“You Are Fake News” was the title to a panel discussion hosted by Buzzfeed News and The Intercept. These are two outlets known for magnificent investigative journalism as they vie to dethrone print stalwarts as the go-to source of information. Jeremy Scahill, author of the drone war expose Dirty Wars, moderated the panel in the stead of his Intercept co-founder Glenn Greenwald. Joining him were Ben Smith, editor-in-chief of Buzzfeed News; Adrian Chen, a New Yorker staff writer; Sam Biddle, a contributor to the Intercept; and Masha Gessen, a high-profile journalist and Putin critic. These are leading voices on the cutting edge of news. It is their job to disseminate knowledge—that elite urban virtue—to the public.

What’s astonishing was not how little time the panel devoted to condemning far-right fake news—Breitbart, a member of the audience observed during the Q&A, was never mentioned—but the consensus they formed that exaggerated accounts, hysterical tweets, and fringe figures have overtaken the conversation regarding Russia’s involvement in our election.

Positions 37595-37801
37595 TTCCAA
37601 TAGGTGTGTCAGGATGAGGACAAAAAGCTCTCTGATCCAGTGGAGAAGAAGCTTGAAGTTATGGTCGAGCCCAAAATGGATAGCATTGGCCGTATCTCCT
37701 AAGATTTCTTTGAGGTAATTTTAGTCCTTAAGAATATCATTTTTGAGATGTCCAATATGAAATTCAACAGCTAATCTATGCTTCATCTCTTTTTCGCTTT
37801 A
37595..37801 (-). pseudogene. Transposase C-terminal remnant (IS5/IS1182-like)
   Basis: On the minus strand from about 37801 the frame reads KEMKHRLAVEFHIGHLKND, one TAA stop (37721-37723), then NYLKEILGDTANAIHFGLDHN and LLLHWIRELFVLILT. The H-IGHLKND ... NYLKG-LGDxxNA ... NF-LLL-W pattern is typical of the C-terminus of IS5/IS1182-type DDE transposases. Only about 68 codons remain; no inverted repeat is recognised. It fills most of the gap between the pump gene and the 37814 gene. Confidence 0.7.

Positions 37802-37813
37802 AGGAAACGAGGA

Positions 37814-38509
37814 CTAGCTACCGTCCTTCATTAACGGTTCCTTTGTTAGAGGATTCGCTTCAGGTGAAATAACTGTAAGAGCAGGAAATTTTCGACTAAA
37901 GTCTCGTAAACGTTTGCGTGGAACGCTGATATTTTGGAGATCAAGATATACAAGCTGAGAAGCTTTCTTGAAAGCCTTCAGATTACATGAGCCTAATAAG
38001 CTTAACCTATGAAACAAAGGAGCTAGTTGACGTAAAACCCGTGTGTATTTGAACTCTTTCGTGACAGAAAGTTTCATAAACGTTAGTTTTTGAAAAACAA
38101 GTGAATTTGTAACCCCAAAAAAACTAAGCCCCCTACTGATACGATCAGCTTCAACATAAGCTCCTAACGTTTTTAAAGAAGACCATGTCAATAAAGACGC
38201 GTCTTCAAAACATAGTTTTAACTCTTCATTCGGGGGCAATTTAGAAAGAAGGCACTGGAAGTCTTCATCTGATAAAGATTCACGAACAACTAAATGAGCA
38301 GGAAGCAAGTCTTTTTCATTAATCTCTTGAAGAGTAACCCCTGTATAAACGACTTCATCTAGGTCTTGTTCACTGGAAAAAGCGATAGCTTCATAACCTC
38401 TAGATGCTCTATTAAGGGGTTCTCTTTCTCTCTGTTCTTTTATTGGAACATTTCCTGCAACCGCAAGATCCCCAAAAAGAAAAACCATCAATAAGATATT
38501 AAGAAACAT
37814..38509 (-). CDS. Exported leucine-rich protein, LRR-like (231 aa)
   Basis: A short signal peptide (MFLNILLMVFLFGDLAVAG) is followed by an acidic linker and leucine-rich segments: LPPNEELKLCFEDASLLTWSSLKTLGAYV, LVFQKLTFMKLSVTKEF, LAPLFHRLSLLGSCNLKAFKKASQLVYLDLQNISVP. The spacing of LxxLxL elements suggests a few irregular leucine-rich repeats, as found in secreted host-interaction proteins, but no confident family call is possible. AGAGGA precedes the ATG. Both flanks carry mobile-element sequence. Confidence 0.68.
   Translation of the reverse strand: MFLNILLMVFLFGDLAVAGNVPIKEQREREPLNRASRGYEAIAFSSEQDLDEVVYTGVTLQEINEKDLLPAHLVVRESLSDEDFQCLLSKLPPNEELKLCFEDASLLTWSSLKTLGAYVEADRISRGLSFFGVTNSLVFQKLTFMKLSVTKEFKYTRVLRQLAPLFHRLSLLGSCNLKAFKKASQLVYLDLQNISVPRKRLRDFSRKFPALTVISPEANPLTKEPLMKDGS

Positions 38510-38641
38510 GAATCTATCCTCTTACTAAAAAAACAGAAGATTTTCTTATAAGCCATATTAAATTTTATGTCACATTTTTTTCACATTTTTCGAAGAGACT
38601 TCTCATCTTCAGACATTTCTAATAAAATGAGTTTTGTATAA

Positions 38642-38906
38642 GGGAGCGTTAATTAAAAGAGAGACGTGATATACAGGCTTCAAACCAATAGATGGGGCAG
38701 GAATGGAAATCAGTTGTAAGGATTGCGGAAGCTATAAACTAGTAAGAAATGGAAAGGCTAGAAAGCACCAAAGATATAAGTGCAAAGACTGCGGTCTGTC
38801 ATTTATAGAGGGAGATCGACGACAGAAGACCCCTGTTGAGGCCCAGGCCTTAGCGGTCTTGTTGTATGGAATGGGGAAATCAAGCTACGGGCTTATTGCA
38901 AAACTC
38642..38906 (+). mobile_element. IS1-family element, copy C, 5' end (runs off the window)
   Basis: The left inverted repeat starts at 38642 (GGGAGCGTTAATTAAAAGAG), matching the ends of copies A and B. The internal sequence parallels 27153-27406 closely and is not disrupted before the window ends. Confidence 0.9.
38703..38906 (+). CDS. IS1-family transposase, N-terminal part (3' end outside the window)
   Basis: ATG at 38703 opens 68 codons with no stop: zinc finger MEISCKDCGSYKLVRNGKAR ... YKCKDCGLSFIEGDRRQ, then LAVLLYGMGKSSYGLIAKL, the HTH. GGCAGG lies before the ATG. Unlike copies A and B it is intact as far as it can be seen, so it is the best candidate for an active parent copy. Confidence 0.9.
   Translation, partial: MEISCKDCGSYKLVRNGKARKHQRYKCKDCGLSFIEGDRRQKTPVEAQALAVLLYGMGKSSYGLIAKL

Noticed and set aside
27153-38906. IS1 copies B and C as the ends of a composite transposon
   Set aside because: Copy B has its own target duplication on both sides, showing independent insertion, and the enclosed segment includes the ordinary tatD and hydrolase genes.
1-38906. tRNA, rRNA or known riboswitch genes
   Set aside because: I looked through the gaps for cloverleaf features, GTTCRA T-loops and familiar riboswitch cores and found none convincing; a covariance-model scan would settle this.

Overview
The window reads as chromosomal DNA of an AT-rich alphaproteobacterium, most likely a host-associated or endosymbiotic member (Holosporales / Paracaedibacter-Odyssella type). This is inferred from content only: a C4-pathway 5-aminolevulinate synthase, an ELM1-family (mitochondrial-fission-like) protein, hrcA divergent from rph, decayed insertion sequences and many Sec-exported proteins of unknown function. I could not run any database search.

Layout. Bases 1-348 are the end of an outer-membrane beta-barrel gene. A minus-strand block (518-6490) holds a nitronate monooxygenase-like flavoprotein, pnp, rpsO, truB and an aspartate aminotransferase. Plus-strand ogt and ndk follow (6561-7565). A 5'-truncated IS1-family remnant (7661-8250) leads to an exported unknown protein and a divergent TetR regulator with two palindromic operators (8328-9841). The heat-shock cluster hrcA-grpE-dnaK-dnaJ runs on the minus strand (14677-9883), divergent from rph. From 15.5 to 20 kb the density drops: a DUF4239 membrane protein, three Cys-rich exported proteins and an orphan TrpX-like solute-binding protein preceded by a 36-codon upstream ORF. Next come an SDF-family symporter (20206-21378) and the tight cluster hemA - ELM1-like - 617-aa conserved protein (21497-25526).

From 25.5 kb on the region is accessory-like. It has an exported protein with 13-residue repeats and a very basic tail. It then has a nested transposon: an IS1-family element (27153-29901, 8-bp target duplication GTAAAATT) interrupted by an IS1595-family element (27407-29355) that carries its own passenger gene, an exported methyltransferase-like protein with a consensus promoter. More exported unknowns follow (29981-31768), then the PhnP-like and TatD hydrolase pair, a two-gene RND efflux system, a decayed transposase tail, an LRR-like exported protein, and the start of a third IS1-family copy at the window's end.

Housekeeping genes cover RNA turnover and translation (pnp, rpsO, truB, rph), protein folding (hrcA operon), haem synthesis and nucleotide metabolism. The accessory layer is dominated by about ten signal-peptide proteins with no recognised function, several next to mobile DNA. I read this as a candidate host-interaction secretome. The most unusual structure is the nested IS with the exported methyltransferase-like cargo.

Maybe fake news isn’t just for the Trump voter.

Hillary stans have been howling “Russia hacked the election” like triggered liberals since November, and you don’t need to be a particularly discerning critical thinker to be skeptical of such a claim. Often, the impulse of losing campaigns is to shed responsibility. Blame wayward FBI directors or sinister foreign agents, and you don’t have to reckon with the shortcomings of the candidate. But even the purest Green Party voter has to admit by now that there’s something to the Russia story.